John's Gospel records her presence at the beginning and end of his public life. Particularly significant is Mary's presence at the Cross, when she received from her dying Son the charge to be mother to the beloved disciple. Catholics interpret that through the disciple, Christ is giving care of Mary to all Christians. The Acts of the Apostles expressly numbers the Mother of Jesus among the women of the first community awaiting Pentecost. John Eudes wrote that: "The Virgin Mary began to cooperate in the plan of salvation, from the moment she gave her consent to the Incarnation of the Son of God".
Lumen gentium, the 1964 Dogmatic Constitution of the Church recognized, "...all the salvific influence of the Blessed Virgin on men originates, not from some inner necessity, but from the divine pleasure. It flows forth from the superabundance of the merits of Christ, rests on His mediation, depends entirely on it and draws all its power from it." In a singular way she cooperated by her obedience, faith, hope, and burning charity in the work of the Savior in giving back supernatural life to souls. "Wherefore she is our mother in the order of grace."
One of the first scholars to offer theological foundations on the subject of the Immaculate Conception was the Franciscan Duns Scotus who developed the concept that Mary was preserved from sin by the redemptive virtue of Jesus. Devotions to and the veneration of the Virgin Mary continued to spread, as she came to be seen as the helpful mother of Christians, and by the 15th century these practices had oriented many Catholic devotions.
Saint Veronica Giuliani expressed how Mary's suffering in Calvary united her heart with that of Jesus as she suffered each torment along with him. The joint devotion to the hearts was formalized by Jean Eudes who organized the scriptural and theological foundations and developed its liturgical themes. The venerative aspects of the united nature of the two hearts continued through the centuries and in 1985 Pope John Paul II coined the term Alliance of the Hearts of Jesus and Mary, and in 1986 addressed the international conference on that topic held at Fátima, Portugal.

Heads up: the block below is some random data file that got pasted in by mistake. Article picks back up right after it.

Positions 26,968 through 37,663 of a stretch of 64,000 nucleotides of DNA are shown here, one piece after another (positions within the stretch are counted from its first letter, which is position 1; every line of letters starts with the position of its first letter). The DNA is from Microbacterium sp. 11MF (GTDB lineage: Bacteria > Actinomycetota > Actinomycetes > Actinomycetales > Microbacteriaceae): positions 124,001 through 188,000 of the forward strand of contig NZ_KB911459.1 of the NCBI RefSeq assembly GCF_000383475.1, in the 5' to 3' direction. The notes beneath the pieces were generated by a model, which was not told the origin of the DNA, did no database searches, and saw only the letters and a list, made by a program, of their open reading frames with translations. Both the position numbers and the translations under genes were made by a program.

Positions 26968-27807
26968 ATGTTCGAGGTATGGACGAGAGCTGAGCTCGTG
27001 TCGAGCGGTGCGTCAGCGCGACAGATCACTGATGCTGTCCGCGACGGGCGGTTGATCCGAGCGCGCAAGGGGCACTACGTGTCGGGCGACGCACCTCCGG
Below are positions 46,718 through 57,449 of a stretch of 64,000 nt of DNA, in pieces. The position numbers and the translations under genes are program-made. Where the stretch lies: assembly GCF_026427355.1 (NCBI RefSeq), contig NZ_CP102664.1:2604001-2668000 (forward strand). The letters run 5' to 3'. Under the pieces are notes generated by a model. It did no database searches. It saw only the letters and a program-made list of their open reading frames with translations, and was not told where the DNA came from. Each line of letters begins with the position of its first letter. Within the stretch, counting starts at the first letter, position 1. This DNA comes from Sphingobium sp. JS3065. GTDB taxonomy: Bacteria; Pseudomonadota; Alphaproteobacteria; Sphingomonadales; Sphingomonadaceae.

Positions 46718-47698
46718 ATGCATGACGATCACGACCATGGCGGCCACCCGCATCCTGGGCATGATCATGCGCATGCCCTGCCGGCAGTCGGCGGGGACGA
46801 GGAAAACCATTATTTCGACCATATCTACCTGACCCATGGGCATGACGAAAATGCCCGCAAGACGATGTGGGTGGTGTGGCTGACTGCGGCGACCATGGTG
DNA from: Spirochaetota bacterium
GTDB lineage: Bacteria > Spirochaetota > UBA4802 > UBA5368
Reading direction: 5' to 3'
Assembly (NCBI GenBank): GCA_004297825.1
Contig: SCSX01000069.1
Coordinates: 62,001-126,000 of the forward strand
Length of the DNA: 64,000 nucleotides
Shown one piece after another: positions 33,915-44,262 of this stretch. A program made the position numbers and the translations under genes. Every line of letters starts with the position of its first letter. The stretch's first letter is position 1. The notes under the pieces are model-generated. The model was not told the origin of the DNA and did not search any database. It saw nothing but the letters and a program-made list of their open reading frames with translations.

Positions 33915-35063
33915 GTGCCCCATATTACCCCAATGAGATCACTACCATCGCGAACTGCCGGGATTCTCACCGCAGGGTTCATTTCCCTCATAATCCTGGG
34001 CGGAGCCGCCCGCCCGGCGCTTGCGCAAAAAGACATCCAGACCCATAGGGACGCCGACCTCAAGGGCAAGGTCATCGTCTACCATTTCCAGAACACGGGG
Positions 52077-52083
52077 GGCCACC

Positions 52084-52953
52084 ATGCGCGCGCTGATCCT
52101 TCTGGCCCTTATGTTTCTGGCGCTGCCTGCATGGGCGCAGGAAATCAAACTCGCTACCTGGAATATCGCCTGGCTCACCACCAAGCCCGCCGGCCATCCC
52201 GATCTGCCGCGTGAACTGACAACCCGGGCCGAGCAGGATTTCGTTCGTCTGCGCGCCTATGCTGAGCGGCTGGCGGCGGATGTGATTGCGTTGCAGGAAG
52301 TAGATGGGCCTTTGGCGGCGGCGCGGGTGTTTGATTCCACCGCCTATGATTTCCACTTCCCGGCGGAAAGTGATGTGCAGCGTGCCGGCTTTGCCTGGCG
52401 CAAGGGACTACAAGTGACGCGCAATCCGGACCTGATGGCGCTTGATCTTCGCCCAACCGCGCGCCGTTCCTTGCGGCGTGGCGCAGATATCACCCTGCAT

By the 18th century, the continued growth of Marian veneration had emphasized the role of the Virgin Mary in salvation. The Catholic focus on the role of Mary in salvation and redemption continued with Pope John Paul II's 1987 encyclical Redemptoris mater
It was through Mary's intercession, through compassion for the hosts, at the marriage feast of Cana, that Jesus worked his first miracle.
The Catechism of the Catholic Church states: "From the most ancient times the Blessed Virgin has been honored with the title of 'Mother of God,' to whose protection the faithful fly in all their dangers and needs." The Eastern Catholic Churches observe the feast of the Intercession of the Theotokos in October.